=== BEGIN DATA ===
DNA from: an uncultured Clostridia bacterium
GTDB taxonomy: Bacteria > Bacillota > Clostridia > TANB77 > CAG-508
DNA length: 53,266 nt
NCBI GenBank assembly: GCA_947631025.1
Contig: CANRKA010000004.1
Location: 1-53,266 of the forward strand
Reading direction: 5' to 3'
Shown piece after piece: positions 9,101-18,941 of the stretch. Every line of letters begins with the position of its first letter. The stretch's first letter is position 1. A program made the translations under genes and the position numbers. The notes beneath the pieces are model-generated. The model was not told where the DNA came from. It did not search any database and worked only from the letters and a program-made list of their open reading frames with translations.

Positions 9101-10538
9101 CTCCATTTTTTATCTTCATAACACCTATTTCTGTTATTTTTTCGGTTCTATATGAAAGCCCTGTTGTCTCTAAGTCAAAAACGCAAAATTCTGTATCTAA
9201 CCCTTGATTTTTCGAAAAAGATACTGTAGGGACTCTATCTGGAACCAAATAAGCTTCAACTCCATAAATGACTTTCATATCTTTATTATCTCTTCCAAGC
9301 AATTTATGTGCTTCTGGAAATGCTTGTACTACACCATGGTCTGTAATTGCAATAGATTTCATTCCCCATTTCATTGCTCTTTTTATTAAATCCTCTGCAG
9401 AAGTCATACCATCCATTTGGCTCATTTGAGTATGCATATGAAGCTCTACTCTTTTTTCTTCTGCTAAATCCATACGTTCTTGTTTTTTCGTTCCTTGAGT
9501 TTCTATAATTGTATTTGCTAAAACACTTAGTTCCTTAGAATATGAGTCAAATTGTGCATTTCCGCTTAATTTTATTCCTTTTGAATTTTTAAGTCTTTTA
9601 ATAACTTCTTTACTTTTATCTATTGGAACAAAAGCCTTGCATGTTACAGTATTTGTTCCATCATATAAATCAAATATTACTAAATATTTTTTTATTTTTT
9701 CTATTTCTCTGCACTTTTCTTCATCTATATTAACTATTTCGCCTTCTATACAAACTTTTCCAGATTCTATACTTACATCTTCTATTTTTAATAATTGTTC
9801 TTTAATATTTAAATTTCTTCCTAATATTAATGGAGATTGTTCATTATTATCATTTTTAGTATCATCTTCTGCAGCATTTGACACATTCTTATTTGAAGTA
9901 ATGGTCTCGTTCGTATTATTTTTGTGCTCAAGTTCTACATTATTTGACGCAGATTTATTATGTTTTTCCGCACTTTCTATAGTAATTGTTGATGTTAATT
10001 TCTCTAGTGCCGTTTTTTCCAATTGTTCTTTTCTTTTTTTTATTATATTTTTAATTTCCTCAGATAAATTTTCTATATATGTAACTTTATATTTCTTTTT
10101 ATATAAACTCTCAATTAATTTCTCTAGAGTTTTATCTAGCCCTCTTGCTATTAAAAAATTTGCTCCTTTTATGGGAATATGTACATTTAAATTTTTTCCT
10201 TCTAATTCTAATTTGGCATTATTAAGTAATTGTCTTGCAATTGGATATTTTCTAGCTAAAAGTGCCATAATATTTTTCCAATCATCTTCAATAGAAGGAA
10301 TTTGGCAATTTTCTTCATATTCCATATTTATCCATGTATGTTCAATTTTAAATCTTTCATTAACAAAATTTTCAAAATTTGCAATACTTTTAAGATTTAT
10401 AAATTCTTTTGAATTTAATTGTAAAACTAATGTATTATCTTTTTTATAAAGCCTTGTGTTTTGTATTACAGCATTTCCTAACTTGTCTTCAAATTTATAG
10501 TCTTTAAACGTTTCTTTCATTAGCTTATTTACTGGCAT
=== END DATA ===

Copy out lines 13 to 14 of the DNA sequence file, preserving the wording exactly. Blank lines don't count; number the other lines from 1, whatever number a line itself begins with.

9401 AAGTCATACCATCCATTTGGCTCATTTGAGTATGCATATGAAGCTCTACTCTTTTTTCTTCTGCTAAATCCATACGTTCTTGTTTTTTCGTTCCTTGAGT
9501 TTCTATAATTGTATTTGCTAAAACACTTAGTTCCTTAGAATATGAGTCAAATTGTGCATTTCCGCTTAATTTTATTCCTTTTGAATTTTTAAGTCTTTTA